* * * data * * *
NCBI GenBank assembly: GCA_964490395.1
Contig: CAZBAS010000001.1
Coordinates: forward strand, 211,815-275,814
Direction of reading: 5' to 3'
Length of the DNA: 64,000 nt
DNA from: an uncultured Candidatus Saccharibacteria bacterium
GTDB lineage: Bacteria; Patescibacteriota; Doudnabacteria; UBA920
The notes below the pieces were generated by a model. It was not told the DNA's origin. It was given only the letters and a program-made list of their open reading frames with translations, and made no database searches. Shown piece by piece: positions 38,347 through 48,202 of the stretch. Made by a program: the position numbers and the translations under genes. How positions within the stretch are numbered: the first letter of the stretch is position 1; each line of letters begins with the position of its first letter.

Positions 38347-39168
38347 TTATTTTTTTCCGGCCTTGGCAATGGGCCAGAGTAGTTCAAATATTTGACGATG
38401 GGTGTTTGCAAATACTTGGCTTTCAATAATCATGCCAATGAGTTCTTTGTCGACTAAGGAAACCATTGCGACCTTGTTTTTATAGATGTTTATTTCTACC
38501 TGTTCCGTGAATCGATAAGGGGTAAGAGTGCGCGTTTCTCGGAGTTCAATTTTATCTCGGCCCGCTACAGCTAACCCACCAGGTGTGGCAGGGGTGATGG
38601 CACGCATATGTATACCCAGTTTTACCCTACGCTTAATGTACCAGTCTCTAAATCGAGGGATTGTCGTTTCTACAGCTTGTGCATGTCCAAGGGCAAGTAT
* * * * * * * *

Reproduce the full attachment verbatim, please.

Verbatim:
NCBI GenBank assembly: GCA_964490395.1
Contig: CAZBAS010000001.1
Coordinates: forward strand, 211,815-275,814
Direction of reading: 5' to 3'
Length of the DNA: 64,000 nt
DNA from: an uncultured Candidatus Saccharibacteria bacterium
GTDB lineage: Bacteria; Patescibacteriota; Doudnabacteria; UBA920
The notes below the pieces were generated by a model. It was not told the DNA's origin. It was given only the letters and a program-made list of their open reading frames with translations, and made no database searches. Shown piece by piece: positions 38,347 through 48,202 of the stretch. Made by a program: the position numbers and the translations under genes. How positions within the stretch are numbered: the first letter of the stretch is position 1; each line of letters begins with the position of its first letter.

Positions 38347-39168
38347 TTATTTTTTTCCGGCCTTGGCAATGGGCCAGAGTAGTTCAAATATTTGACGATG
38401 GGTGTTTGCAAATACTTGGCTTTCAATAATCATGCCAATGAGTTCTTTGTCGACTAAGGAAACCATTGCGACCTTGTTTTTATAGATGTTTATTTCTACC
38501 TGTTCCGTGAATCGATAAGGGGTAAGAGTGCGCGTTTCTCGGAGTTCAATTTTATCTCGGCCCGCTACAGCTAACCCACCAGGTGTGGCAGGGGTGATGG
38601 CACGCATATGTATACCCAGTTTTACCCTACGCTTAATGTACCAGTCTCTAAATCGAGGGATTGTCGTTTCTACAGCTTGTGCATGTCCAAGGGCAAGTAT